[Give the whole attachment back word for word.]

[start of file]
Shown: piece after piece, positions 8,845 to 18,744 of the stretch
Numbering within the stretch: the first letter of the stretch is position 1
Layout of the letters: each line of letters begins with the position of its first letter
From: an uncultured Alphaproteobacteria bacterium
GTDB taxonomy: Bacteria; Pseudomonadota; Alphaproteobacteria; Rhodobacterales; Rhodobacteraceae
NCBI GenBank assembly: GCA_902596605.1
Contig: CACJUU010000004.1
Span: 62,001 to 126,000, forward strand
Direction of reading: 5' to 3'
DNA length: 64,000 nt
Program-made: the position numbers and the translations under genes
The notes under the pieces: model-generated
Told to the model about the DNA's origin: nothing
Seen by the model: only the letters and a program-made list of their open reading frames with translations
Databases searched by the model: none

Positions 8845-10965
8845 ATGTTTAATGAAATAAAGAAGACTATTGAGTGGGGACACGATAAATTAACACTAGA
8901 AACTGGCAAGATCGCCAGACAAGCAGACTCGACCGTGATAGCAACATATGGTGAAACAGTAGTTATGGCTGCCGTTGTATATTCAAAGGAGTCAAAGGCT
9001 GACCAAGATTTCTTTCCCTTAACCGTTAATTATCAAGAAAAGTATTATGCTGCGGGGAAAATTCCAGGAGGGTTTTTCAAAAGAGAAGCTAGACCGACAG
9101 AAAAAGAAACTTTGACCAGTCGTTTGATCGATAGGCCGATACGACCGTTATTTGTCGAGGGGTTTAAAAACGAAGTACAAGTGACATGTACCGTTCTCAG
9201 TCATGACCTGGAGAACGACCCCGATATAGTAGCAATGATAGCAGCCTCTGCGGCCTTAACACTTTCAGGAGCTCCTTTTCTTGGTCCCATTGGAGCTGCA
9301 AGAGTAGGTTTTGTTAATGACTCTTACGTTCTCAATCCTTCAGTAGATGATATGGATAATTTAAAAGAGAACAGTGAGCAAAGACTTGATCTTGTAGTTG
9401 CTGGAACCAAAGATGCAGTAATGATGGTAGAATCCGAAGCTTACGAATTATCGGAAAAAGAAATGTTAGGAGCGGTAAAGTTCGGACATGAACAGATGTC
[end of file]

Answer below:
Shown: piece after piece, positions 8,845 to 18,744 of the stretch
Numbering within the stretch: the first letter of the stretch is position 1
Layout of the letters: each line of letters begins with the position of its first letter
From: an uncultured Alphaproteobacteria bacterium
GTDB taxonomy: Bacteria; Pseudomonadota; Alphaproteobacteria; Rhodobacterales; Rhodobacteraceae
NCBI GenBank assembly: GCA_902596605.1
Contig: CACJUU010000004.1
Span: 62,001 to 126,000, forward strand
Direction of reading: 5' to 3'
DNA length: 64,000 nt
Program-made: the position numbers and the translations under genes
The notes under the pieces: model-generated
Told to the model about the DNA's origin: nothing
Seen by the model: only the letters and a program-made list of their open reading frames with translations
Databases searched by the model: none

Positions 8845-10965
8845 ATGTTTAATGAAATAAAGAAGACTATTGAGTGGGGACACGATAAATTAACACTAGA
8901 AACTGGCAAGATCGCCAGACAAGCAGACTCGACCGTGATAGCAACATATGGTGAAACAGTAGTTATGGCTGCCGTTGTATATTCAAAGGAGTCAAAGGCT
9001 GACCAAGATTTCTTTCCCTTAACCGTTAATTATCAAGAAAAGTATTATGCTGCGGGGAAAATTCCAGGAGGGTTTTTCAAAAGAGAAGCTAGACCGACAG
9101 AAAAAGAAACTTTGACCAGTCGTTTGATCGATAGGCCGATACGACCGTTATTTGTCGAGGGGTTTAAAAACGAAGTACAAGTGACATGTACCGTTCTCAG
9201 TCATGACCTGGAGAACGACCCCGATATAGTAGCAATGATAGCAGCCTCTGCGGCCTTAACACTTTCAGGAGCTCCTTTTCTTGGTCCCATTGGAGCTGCA
9301 AGAGTAGGTTTTGTTAATGACTCTTACGTTCTCAATCCTTCAGTAGATGATATGGATAATTTAAAAGAGAACAGTGAGCAAAGACTTGATCTTGTAGTTG
9401 CTGGAACCAAAGATGCAGTAATGATGGTAGAATCCGAAGCTTACGAATTATCGGAAAAAGAAATGTTAGGAGCGGTAAAGTTCGGACATGAACAGATGTC